Publications (2)0.84 Total impact
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ABSTRACT: ObjectivesTo compare the bone mineral density (BMD) and its variables in premenopausal and postmenopausal women. MethodsIn this cross sectional study, 62 premenopausal and 62 postmenopausal apparently healthy women were evaluated by a questionnaire. The dietary intake of calcium was evaluated by 24 hours recall method and using table for proximate principle of common Indian food by Indian Council of Medical Research (ICMR). BMD at lumbar spine, femoral neck and Ward’s triangle were measured by dual energy X-ray absorptiometry (DXA). A correlation between BMD and various variables were calculated for each of the two groups. ResultsThe mean age of premenopausal and postmenopausal women was 32.46±7.8 and 51.74±7.1 years respectively. The body mass index (BMI), height and weight were comparable in both the groups. The daily intake of calcium was significantly higher in premenopausal women (p<0.01). Approximately, 17% of the postmenopausal women and 9.6% of the premenopausal women were having osteoporosis; 28.56% of the postmenopausal women and 43.54% of the premenopausal women were having osteopenia at the lumbar spine. The BMD at lumber spine was found to be statistically significantly higher in premenopausal women than that in postmenopausal women (p=0.03). BMD at lumbar spine, femoral neck and Ward’s triangle were positively correlated with height, weight, BMI in premenopausal as well in postmenopausal women. ConclusionA significant number of women had osteopenia during premenopausal period and osteoporosis in postmenopausal phase. By increasing awareness towards bone health in second and third decade, morbidity of osteoporosis can be reduced. Key wordsosteoporosis–osteopenia–dietary calcium–premenopausal womenJournal of Obstetrics and Gynecology of India 05/2012; 61(2):200-204.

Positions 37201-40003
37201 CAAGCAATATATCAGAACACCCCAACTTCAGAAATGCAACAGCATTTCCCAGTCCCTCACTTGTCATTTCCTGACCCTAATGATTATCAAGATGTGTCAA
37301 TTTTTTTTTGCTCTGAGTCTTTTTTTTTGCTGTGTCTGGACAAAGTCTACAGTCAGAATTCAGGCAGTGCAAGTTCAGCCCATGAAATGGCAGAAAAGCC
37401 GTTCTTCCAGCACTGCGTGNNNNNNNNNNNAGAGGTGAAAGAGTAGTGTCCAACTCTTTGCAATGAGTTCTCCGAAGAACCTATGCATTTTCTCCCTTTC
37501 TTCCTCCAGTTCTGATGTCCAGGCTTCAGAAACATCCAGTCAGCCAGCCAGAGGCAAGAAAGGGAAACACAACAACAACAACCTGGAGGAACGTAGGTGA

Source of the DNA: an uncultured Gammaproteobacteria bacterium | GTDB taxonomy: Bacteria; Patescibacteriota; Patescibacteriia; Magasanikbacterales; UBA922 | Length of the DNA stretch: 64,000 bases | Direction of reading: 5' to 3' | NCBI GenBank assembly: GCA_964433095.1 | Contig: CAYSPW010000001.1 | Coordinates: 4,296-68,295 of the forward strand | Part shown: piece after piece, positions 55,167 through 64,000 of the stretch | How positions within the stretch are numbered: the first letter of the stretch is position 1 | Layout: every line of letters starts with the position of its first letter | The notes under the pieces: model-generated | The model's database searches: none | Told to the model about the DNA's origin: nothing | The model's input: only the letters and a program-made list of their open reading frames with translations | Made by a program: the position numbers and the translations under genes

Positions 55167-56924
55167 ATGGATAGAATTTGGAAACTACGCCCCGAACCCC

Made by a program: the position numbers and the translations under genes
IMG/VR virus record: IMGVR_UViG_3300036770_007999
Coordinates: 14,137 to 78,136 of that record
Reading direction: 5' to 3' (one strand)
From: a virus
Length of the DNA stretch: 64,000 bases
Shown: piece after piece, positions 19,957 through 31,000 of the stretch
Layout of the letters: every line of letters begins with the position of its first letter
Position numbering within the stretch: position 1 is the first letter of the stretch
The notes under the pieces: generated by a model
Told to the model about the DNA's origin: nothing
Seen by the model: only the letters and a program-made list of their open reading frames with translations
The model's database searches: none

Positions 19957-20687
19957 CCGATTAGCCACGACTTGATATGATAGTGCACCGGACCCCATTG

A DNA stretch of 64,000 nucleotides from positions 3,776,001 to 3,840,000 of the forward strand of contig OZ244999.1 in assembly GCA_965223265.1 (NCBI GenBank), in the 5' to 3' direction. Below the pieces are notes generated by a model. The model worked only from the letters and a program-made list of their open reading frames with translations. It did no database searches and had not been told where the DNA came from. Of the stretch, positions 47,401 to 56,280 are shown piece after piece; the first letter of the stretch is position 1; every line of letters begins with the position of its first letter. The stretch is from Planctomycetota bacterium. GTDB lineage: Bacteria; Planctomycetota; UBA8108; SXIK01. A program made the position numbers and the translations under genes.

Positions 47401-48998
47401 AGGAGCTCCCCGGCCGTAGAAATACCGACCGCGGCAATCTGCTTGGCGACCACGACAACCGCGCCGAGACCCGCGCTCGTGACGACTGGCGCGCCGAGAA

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ABSTRACT: This prospective study aims to investigate the levels of bone turnover markers in pregnancy and correlate it with the assessment of preeclampsia. A total of 140 women were followed up during their pregnancy. The women who developed preeclampsia (n=22), were compared with age-matched women (controls) who did not develop preeclampsia and had an uncomplicated pregnancy (n=22). Maternal serum levels of serum bone-specific alkaline phosphatase (sBAP), a marker of bone formation, and N-telopeptide of type 1 collagen (NTx), a marker of bone resorption, were estimated at recruitment (in the second trimester) and at delivery. sBAP and NTx levels were measured by enzyme immunoassay (EIA) and enzyme linked immunosorbent assay (ELISA), respectively. Serum and urinary calcium titers were compared by using a commercially-available calcium assay kit. Serum NTx levels increased significantly during pregnancy (P<0.02) and were significantly higher at delivery (P<0.01) in women with preeclampsia compared with controls. The levels of sBAP and serum calcium did not change significantly in both groups during pregnancy. There was no significant correlation between sBAP and NTx with maternal factors. A negative correlation was observed between sBAP and NTx levels in the preeclamptic group. Biochemical markers of bone turnover are greater in preeclampsia compared with normal pregnancy only when the disease is clinically evident (at delivery).Journal of Obstetrics and Gynaecology Research 01/2012; 38(1):172-9. · 0.84 Impact Factor